In vivo imaging of cancer cell size and cellularity using temporal diffusion spectroscopy.

Jiang X, Li H, Xie J, McKinley ET, Zhao P, Gore JC, Xu J
Magn Reson Med. 2017 78 (1): 156-164

PMID: 27495144 · PMCID: PMC5293685 · DOI:10.1002/mrm.26356

PURPOSE - A temporal diffusion MRI spectroscopy based approach has been developed to quantify cancer cell size and density in vivo.

METHODS - A novel imaging microstructural parameters using limited spectrally edited diffusion (IMPULSED) method selects a specific limited diffusion spectral window for an accurate quantification of cell sizes ranging from 10 to 20 μm in common solid tumors. In practice, it is achieved by a combination of a single long diffusion time pulsed gradient spin echo (PGSE) and three low-frequency oscillating gradient spin echo (OGSE) acquisitions. To validate our approach, hematoxylin and eosin staining and immunostaining of cell membranes, in concert with whole slide imaging, were used to visualize nuclei and cell boundaries, and hence, enabled accurate estimates of cell size and cellularity.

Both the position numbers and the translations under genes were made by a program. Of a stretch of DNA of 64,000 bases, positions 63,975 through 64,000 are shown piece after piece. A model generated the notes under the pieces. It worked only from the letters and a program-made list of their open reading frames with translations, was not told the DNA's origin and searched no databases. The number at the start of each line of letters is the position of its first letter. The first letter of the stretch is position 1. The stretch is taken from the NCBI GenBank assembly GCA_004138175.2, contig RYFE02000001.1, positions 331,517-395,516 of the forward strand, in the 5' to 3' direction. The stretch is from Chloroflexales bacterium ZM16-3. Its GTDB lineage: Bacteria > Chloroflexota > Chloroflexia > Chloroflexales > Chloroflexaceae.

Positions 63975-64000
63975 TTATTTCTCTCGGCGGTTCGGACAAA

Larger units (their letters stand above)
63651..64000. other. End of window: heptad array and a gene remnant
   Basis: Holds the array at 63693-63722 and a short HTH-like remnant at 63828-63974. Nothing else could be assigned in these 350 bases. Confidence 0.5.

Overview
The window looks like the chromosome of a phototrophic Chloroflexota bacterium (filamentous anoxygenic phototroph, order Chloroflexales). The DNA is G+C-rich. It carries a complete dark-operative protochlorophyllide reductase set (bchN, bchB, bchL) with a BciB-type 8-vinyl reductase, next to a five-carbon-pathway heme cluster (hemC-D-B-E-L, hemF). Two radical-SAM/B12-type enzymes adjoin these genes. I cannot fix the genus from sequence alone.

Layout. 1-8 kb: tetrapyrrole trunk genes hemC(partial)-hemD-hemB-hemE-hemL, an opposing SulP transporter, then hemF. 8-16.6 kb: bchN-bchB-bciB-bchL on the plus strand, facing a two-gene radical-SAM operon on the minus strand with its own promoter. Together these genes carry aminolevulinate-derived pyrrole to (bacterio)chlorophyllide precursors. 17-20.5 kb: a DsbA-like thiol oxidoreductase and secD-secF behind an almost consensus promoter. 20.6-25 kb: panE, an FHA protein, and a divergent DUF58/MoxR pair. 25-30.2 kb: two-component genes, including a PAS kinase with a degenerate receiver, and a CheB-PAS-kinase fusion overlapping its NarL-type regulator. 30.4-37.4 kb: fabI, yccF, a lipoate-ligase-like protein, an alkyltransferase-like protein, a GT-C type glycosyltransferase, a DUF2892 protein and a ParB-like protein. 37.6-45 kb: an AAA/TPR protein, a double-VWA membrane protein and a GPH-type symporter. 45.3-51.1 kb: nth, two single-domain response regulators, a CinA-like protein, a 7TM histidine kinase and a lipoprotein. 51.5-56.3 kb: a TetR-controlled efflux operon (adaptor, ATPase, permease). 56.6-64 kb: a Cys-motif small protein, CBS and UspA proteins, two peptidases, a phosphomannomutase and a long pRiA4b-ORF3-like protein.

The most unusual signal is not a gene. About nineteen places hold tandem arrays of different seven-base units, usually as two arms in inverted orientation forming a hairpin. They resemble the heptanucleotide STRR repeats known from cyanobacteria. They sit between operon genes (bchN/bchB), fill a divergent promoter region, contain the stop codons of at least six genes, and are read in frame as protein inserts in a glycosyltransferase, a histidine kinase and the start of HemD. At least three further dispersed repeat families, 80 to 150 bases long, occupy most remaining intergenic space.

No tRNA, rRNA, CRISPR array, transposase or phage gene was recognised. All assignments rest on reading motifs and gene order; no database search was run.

RESULTS - Based on a two compartment model (incorporating intra- and extracellular spaces), accurate estimates of cell sizes were obtained in vivo for three types of human colon cancers. The IMPULSED-derived apparent cellularities showed a stronger correlation (r = 0.81; P < 0.0001) with histology-derived cellularities than conventional ADCs (r = -0.69; P < 0.03).

CONCLUSION - The IMPULSED approach samples a specific region of temporal diffusion spectra with enhanced sensitivity to length scales of 10-20 μm, and enables measurements of cell sizes and cellularities in solid tumors in vivo. Magn Reson Med 78:156-164, 2017. © 2016 International Society for Magnetic Resonance in Medicine.

© 2016 International Society for Magnetic Resonance in Medicine.

MeSH Terms (13)

Animals Cell Line, Tumor Cell Size Diffusion Tensor Imaging Female Humans Image Interpretation, Computer-Assisted Intravital Microscopy Magnetic Resonance Spectroscopy Mice, Nude Neoplasms, Experimental Reproducibility of Results Sensitivity and Specificity

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